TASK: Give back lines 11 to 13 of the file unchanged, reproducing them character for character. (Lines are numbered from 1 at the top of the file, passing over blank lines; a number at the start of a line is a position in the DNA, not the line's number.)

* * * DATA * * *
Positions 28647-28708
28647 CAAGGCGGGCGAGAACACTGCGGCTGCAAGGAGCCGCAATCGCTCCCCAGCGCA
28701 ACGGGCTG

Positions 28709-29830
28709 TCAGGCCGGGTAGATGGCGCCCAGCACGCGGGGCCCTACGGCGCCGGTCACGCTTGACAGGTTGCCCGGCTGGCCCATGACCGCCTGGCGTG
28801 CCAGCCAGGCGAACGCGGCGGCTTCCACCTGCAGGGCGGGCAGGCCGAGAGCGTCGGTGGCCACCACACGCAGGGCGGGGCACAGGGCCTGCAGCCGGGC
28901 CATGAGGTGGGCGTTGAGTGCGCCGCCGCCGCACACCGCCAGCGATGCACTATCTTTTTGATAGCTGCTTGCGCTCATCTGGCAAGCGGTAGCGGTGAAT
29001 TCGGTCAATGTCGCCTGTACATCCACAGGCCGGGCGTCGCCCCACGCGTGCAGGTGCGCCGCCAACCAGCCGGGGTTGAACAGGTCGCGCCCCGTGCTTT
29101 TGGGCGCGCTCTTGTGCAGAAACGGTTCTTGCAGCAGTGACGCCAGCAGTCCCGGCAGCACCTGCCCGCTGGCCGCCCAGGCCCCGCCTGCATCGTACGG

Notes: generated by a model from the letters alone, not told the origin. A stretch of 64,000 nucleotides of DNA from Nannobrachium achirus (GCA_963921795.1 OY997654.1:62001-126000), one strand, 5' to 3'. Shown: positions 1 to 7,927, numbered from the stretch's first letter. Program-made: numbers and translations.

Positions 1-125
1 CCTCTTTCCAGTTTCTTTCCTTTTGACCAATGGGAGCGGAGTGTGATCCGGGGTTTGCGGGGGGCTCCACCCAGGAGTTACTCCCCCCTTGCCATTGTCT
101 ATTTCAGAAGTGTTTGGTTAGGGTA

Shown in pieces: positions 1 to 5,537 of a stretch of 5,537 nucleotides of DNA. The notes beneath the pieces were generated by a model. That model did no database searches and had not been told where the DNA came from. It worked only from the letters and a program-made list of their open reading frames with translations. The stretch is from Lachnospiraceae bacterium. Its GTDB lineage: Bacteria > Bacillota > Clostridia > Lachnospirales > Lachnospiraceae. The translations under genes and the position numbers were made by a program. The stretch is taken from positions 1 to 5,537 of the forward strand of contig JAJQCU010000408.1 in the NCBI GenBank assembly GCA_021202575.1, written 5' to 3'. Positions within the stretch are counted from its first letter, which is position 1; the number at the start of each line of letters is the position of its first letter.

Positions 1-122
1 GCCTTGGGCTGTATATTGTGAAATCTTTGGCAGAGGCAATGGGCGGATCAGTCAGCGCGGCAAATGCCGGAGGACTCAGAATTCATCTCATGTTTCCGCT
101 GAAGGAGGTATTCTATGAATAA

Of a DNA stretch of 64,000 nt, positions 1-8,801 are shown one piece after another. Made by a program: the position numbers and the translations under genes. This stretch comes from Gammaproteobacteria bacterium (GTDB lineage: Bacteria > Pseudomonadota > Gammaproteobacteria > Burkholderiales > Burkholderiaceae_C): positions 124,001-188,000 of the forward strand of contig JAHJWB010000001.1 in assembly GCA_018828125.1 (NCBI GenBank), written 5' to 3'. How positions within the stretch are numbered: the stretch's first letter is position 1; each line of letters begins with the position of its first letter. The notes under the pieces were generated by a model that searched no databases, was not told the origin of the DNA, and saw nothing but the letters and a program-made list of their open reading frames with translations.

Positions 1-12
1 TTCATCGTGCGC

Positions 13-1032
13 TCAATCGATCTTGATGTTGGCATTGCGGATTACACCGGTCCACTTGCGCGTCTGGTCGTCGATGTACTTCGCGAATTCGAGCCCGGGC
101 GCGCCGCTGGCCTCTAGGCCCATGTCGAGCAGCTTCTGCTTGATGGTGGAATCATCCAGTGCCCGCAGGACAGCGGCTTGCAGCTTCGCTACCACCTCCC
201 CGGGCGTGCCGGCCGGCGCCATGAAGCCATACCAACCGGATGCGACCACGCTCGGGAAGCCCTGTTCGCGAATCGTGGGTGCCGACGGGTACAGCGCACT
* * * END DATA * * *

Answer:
Positions 1-125
1 CCTCTTTCCAGTTTCTTTCCTTTTGACCAATGGGAGCGGAGTGTGATCCGGGGTTTGCGGGGGGCTCCACCCAGGAGTTACTCCCCCCTTGCCATTGTCT
101 ATTTCAGAAGTGTTTGGTTAGGGTA